These are some suggestions that will see you end up with much better digital photographs.
1. Stop Making the Same Mistakes
Sample some of your most recent photos. Is there a particular problem that seems to persist throughout? Is the image fuzzy? When you look at the photo, are you able to clearly identify who the main subject was, or does it appear like it is far in the distance?
In order to find a solution to each flaw, one has to discover its source. If the image is blurry then it means your hands were probably shaking as you snapped away. This coupled with a slow shutter speed often leads to blurred images. To solve this adjust the shutter speed to a faster setting. If the problem persists, you may have to invest in a tripod or if your camera has it, activate the image stabilization effect.
If you wish to use the blurry effect for artistic use then leave the shutter setting at slow speeds. To bring your subject clearly in to focus and in the foreground be sure to take shots when close or sharpen your lens to get better close-ups.
2. Make Comparisons with Professional Works
To get ideas of good composition, look at photos shot by professional photographers, similar to your subject matter. Good places include, books, magazines, on the Internet and postcard racks.
As you make your comparisons, look at what is missing in your own work and where you can make improvements. Comparing and contrasting allows you to create your own style by identifying your weaknesses and see how other professionals have handled your weaknesses.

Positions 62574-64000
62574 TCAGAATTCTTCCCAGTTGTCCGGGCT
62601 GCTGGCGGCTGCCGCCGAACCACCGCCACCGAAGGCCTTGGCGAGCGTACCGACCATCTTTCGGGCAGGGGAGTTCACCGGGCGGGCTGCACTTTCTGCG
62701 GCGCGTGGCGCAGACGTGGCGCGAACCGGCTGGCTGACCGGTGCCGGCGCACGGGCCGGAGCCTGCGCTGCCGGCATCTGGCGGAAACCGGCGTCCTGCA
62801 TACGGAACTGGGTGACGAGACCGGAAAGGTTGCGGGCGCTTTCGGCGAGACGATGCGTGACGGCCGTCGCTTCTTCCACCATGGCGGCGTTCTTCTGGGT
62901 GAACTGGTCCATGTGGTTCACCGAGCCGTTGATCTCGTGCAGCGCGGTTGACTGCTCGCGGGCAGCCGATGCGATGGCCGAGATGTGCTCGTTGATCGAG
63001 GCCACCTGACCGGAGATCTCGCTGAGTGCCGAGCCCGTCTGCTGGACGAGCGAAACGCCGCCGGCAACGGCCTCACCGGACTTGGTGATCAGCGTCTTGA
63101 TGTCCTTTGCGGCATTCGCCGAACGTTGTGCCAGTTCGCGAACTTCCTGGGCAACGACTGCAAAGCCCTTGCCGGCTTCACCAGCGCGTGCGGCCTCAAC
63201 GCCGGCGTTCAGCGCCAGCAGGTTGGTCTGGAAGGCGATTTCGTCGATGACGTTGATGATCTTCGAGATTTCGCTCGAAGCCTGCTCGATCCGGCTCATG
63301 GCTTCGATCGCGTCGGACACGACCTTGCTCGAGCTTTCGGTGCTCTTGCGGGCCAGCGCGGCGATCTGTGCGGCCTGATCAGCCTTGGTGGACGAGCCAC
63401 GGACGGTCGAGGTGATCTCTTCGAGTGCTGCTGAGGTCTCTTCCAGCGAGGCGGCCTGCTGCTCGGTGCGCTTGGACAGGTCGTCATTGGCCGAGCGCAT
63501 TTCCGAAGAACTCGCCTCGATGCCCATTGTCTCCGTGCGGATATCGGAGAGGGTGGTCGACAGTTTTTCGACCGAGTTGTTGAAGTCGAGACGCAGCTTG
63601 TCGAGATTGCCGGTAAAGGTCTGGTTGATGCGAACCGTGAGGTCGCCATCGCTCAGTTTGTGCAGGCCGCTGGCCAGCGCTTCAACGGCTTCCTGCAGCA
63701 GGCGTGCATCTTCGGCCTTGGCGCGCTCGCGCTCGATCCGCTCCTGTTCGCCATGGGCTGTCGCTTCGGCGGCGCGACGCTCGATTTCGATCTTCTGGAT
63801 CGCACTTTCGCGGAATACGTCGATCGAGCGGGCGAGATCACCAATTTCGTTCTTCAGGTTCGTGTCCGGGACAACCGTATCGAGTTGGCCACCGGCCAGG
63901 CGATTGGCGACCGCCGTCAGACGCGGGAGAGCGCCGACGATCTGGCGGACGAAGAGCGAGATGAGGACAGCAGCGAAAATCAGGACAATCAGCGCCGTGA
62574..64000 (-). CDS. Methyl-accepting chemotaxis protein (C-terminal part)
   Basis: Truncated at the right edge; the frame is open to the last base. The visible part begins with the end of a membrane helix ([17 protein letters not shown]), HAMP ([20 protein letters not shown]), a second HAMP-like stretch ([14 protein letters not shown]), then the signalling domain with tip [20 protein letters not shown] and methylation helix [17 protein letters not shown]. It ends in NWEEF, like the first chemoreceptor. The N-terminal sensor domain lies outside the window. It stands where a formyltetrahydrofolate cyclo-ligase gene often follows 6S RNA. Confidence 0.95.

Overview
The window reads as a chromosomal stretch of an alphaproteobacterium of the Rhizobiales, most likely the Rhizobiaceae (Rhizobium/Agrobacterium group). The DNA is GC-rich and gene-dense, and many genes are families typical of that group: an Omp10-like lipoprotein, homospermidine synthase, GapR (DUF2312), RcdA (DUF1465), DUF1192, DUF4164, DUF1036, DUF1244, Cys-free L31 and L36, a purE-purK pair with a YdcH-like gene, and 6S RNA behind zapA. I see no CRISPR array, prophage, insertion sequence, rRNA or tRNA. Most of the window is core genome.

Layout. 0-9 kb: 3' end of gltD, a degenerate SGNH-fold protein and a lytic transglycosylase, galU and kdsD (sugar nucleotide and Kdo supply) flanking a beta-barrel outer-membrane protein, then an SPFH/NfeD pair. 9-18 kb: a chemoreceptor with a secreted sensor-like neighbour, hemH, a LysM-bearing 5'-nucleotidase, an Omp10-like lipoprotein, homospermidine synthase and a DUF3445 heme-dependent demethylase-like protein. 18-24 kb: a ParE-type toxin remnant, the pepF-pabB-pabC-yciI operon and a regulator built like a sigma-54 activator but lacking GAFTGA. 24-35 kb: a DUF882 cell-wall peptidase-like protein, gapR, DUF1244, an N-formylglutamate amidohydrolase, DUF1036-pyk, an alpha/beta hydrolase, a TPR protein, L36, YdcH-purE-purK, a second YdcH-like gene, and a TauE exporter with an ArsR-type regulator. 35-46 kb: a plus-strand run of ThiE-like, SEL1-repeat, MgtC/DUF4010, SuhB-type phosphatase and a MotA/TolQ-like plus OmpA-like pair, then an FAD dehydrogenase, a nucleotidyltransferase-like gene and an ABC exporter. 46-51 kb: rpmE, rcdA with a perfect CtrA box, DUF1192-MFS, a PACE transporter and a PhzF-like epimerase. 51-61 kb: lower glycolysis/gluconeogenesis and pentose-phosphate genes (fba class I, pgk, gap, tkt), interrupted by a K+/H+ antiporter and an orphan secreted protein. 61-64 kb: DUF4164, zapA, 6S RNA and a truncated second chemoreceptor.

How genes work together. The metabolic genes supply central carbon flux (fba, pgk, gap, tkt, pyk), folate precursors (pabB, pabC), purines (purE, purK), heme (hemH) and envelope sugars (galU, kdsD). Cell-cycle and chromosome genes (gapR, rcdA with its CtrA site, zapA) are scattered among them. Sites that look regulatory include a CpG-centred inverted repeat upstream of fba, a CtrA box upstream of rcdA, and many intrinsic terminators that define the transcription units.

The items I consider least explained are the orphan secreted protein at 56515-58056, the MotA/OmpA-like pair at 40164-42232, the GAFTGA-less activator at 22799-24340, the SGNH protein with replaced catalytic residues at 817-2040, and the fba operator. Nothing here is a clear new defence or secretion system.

3. Wait Before Your Shoot
Before the actual photographing, have a look around your setting and picture in your mind how the photos will turn out. With that image in mind, arrange the site appropriately and start taking your shots.
4. Follow Your Gut and Execute
Before you start, I know this is the opposite of what I told you in the above paragraph, but to capture some shots – those one-in-a-lifetime shots – you have to instinctively raise your camera and shoot.
Mastering this type of photography requires setting you digital camera on a program mode. Let the camera do the work for you. Just bring up the camera, quickly compose and shoot what you have time for.
The shots are only available for brief moments so you may only be able to capture a few at a time. Make use of the zoom lens to make quick adjustments to get the best results.
5. Go back for another Shoot
While looking at your selection of photos, think about how you would re-shoot that same subject. If the location is local, go back at about the same time of year, compose and re-shoot those images. The same subject at the same location changes in appearance with the seasons.
6. Get a Second Opinion
Look for some semi-professional photographers in the area, maybe from a local camera club, and ask them to critique your work. With their experience, they should be able to give you sound advice on how to correct any problems you may not have noticed. Keep their advice in mind and apply it the next time you get an opportunity to take more shots at the same site.